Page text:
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WW2 Willys-Overland Jeep

True Grit Published: 16th Jun 2011 - 1 Comments

WW2 Willys-Overland Jeep
This 1942 Willys has an interesting complement of period fi xtures and fi ttings if zero refi nement This 1942 Willys has an interesting complement of period fi xtures and fi ttings if zero refi nement
Interior is fairly spartan and creature comforts are few, but it’s the nature of the vehicle. Easy to restore thankfuly Interior is fairly spartan and creature comforts are few, but it’s the nature of the vehicle. Easy to restore thankfuly
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Fancy The Ultimate Off Roader

Pros & Cons

Fun to own and drive, absorbing historical interest, excellent spares and club support
Not too practical for covering long distances
£7000-£15,000

The military Jeep must surely be one of the most instantly recognisable vehicles in the world, and even the most uninitiated person on motors would know what it is. Interestingly and to this very day, many folk will refer to virtually any four-wheel drive vehicle as a Jeep. Willys Overland won the contract to build a huge number of them for the war effort during WW2. What’s in a name? Well John North Willys purchased the Overland Motor Division of the Standard Wheel Company in 1908. The name was changed to the Willys- Overland Motor Company in 1912, and again in 1936 to Willys-Overland Motors Inc. Nowadays the Willys Jeep are highly sought after by military vehicle preservation enthusiasts, and to acquire an example that actually saw combat action during WW2 is as good as it gets!

History

On July 7 1940 the US Quartermaster Corps invited 135 American vehicle manufacturers to tender for a new light weight military vehicle. Design criteria was very specifi c, it had to be four-wheel drive and powered by an engine that developed at least 85lb fi t of torque, it had to weight a maximum of 1300lbs (later revised to 2160lbs) have a wheel base of 75-inches maximum (later revised to 80-inches) a maximum track of 47-inches, accommodated three crew, have a 660lb payload and a folding windscreen. Three companies were in the running for the tender, Willys-Overland, Ford Motor Company and the American Bantam Car Company. All three had only 49 days to produce a prototype for testing with a further 70 Jeeps required 75 days later for more tests. The Bantam Company was fi rst at the post with its 40BRC, but due to not having mass production capabilities and being fi nancially precarious, the design was not chosen and ultimately the Willys Jeep won the contract with their MA (military vehicle A, later to become the MB). Indeed, Ford were subcontracted to produce the Willys under license with their virtually identical GPW (General Purpose Willys). Ford also designated the letter G for vehicles built for the Government and the letter P stood for Ford’s 80-inch wheelbase reference. Approximately 363,000 Willys Jeeps were built and 280,000 Ford GPW’s, between 1941-1945.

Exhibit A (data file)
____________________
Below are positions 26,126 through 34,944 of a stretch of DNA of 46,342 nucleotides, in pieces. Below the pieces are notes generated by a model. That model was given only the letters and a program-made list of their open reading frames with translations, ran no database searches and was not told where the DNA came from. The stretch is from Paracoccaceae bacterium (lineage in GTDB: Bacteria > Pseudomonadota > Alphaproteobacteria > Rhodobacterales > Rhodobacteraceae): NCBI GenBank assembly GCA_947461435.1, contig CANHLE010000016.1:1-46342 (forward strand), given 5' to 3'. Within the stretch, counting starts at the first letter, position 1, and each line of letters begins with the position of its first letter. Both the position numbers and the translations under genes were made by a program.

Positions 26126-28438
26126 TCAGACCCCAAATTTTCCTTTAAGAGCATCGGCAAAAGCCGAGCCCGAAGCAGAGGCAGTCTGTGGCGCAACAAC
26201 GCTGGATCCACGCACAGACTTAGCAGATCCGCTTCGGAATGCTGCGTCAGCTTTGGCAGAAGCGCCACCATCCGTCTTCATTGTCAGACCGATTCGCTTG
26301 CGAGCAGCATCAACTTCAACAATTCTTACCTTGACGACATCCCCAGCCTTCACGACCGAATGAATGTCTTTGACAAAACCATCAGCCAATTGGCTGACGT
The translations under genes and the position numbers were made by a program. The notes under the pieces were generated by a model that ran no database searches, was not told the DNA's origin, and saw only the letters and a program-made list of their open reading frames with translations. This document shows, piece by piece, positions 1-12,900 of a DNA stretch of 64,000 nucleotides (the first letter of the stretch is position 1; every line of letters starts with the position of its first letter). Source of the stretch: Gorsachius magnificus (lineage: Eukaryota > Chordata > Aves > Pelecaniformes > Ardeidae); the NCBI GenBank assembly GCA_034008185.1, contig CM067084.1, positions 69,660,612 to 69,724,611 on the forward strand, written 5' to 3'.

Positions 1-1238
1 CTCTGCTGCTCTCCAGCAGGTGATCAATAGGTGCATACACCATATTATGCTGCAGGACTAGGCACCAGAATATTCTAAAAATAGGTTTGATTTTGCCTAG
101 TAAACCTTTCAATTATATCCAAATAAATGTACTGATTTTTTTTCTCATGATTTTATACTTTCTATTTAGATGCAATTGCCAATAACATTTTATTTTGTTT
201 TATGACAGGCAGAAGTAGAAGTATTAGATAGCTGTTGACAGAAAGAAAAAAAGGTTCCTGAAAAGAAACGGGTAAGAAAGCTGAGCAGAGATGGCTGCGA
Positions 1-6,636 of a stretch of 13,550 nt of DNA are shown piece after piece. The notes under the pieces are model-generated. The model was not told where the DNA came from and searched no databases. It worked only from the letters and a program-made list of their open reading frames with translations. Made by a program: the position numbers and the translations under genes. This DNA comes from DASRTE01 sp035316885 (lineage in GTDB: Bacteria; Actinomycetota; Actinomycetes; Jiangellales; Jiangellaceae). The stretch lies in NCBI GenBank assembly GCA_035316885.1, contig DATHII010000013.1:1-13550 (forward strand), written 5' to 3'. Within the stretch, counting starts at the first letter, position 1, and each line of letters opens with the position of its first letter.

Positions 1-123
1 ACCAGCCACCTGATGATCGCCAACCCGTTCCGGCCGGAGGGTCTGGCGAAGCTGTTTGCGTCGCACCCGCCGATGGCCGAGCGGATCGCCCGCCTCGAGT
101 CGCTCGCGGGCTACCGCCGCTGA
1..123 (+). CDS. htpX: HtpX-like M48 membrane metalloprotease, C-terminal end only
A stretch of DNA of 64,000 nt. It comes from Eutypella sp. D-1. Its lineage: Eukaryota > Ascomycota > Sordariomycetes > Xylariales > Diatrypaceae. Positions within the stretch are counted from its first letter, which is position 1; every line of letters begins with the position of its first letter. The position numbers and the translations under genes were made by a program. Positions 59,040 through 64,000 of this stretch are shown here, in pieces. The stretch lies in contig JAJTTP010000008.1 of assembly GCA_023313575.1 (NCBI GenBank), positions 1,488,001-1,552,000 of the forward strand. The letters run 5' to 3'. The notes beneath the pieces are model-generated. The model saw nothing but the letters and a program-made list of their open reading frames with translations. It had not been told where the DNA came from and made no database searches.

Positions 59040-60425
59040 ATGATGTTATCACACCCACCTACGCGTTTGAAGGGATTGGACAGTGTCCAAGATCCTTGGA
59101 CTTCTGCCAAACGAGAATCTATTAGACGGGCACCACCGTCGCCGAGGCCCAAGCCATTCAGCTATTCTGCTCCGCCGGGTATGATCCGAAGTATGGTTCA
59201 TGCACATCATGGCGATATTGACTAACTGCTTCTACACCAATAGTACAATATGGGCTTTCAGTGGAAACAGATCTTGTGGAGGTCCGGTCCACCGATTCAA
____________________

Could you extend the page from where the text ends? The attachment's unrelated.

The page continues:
Driving

Creature comforts were way down on the list priorities when the Jeep was designed, so don’t expect too much here! Seats are thinly padded but adequate, poor road surfaces will result in vibration being transmitted through the steering wheel, and on wet roads they can slide about, due to the chunky tyre tread pattern. Top speed is around 55mph, but a comfortable steady cruise will be nearer to 45mph. There’s no synchromesh on fi rst gear, but there is on second and third gear. Some owners like to double declutch when changing down.

What To Look For

  • Amazingly replacement parts are still readily available nowadays, and it would be possible to virtually build a Jeep using genuine and pattern parts. Naturally it was built to endure an extremely rugged and often a very short life and longevity wasn’t a priority.
  • Chassis are pretty strong and not boxed in which makes pre-purchase inspection relatively simple and you will soon be able to spot any signs of corrosion or cracks.
  • If the basic body tub is past redemption, this is not a problem, as brand new tubs are available, as is the full body/tub kit.
  • Other areas commonly known to rust are around the side steps, inside the rear too lockers, supports for the front fl oor, and the fl oorpan itself.
  • Original Jeeps utilised a six volt electrical system, which nowadays will still suffi ce, though some owners will have converted theirs to 12 volt electrics.
  • The 2199cc four-cylinder ‘Go-Devil’ side valve engine is relatively robust, but listen for timing chain rattles on tick-over which will disappear when the engine is revved.
  • The engine block can be prone to cracks and water leaks, especially in the areas above and below the distributor.
  • The front axle can suffer from wheel wobble which can be traced to the pre-load on the bearings on the swivel housing.
  • Original combat style wheels will be split-rim and held together with eight studs
  • .
  • The Jeeps weakest link on the drivetrain is the gearbox which can be quite noisy. If well worn, it’s not unknown to jump out of second gear, mainly on the overrun and they can leak oil.

Verdict

Jeeps can be great fun and you’ve got four wheel drive capabilities as well. To get the most out of ownership then joining a military vehicle preservation society with like-minded enthusiasts would be a prudent move. This would be of paramount importance if absolute authenticity is required for your Jeep. Collecting period accessories can be very rewarding and is also a huge part of the Jeep scene.



User Comments

This review has 1 comments

  • Have been looking for a jeep for some time now and the review you have printed gives me a bit more info on what problems to look out for thanks

    Comment by: Richard Bond     Posted on: 29 Dec 2011 at 11:36 AM

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